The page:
A pet and dog show Saturday marked the beginning of two weeks of 4-H contests and shows at the Douglas County Fair.
For 14-year-old Bailey Hiersche, this will be her fourth time participating in the fair’s rabbit show. She joined 4-H because a friend of hers was in it, and Hiersche has since had success at the county, state and national levels.
She has won champion in breed two times at the Douglas County Fair, was the reserve champion in breed at the Kansas State Fair and second best overall in breed at the national level.
Hiersche said it feels good to win and that 4-H has taught her responsibility and caring.
“It’s a very good opportunity,” Hiersche said. “It’s fun to do anything. You don’t even have to have animals to be in 4-H. There are all types of things.”
Eleven-year-old Adelai Spears is participating in 4-H entomology and forestry contests. Spears has always had a love of bugs and keeps Madagascar hissing cockroaches as pets. After joining 4-H, she immediately decided she wanted to be a part of the entomology project.
To prepare for the Douglas County Fair, Spears spent a lot of time outside collecting bugs. She then freezes the bugs, identifies them and mounts them in a certain order in a show box.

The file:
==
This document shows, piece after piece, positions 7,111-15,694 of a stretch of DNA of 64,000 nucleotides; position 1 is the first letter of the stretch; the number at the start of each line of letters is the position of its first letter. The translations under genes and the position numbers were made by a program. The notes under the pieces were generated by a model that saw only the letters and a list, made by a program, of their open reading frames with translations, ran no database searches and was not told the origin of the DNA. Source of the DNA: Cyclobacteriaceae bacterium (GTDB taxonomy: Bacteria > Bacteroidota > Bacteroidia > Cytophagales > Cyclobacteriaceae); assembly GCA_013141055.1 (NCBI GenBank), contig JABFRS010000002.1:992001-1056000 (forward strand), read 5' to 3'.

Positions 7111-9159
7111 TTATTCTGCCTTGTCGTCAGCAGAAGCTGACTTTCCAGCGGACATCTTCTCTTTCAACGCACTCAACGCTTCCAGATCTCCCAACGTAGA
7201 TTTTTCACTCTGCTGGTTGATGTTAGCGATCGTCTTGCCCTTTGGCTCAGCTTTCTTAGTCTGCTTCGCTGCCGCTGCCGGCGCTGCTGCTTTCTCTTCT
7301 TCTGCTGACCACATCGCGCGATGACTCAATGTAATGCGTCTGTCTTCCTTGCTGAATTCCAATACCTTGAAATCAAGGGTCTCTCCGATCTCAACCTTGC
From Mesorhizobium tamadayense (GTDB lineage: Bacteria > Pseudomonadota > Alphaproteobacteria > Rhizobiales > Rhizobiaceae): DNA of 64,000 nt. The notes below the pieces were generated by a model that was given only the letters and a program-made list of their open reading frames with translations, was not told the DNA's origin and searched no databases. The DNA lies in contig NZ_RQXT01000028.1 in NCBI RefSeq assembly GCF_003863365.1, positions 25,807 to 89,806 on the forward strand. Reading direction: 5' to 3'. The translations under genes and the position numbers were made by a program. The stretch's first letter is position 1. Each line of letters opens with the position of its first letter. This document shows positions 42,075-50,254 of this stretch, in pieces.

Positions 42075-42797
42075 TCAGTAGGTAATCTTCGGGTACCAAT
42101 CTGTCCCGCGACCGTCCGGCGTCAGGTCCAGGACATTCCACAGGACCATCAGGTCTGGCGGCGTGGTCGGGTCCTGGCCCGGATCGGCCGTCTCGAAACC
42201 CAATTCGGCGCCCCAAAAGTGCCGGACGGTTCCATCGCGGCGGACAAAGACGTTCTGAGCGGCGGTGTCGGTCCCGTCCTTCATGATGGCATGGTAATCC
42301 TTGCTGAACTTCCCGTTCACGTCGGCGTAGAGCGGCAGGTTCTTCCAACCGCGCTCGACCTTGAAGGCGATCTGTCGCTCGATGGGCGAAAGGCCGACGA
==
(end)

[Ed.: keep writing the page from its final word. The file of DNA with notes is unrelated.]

“I love nature and going out there and searching for plants and bugs,” Spears said.
Piper Hubbell, 13, and younger sister Milena Hubbell, 8, spend their time outdoors preparing for their project, too. Piper and Milena train and show llamas. The Hubbell family has been in the llama contest for five years and owns four llamas. This year Piper and Milena are bringing three llamas to the Douglas County Fair.
The llama division has five classes the two must prepare for: obstacle, pack, public relations, showmanship and costume. The majority of the work is training the llama to run through an obstacle course that includes a teeter-totter, hula hoop and going under a limbo-like stick with streamers.
Piper said llamas can be stubborn and, if he or Milena gets frustrated, the llamas don’t cooperate, so they must be patient.
“If you overreact they’ll do even worse, so what’s challenging is staying calm,” Piper said.
Kim Hubbell, Piper and Milena’s mother, said learning traits like patience and responsibility is what 4-H is all about.
“The relationship they have with the animals reflects future relationships with others and that’s what I feel like 4-H is, that later-life stuff,” she said. “I know my kids are better kids because of it.”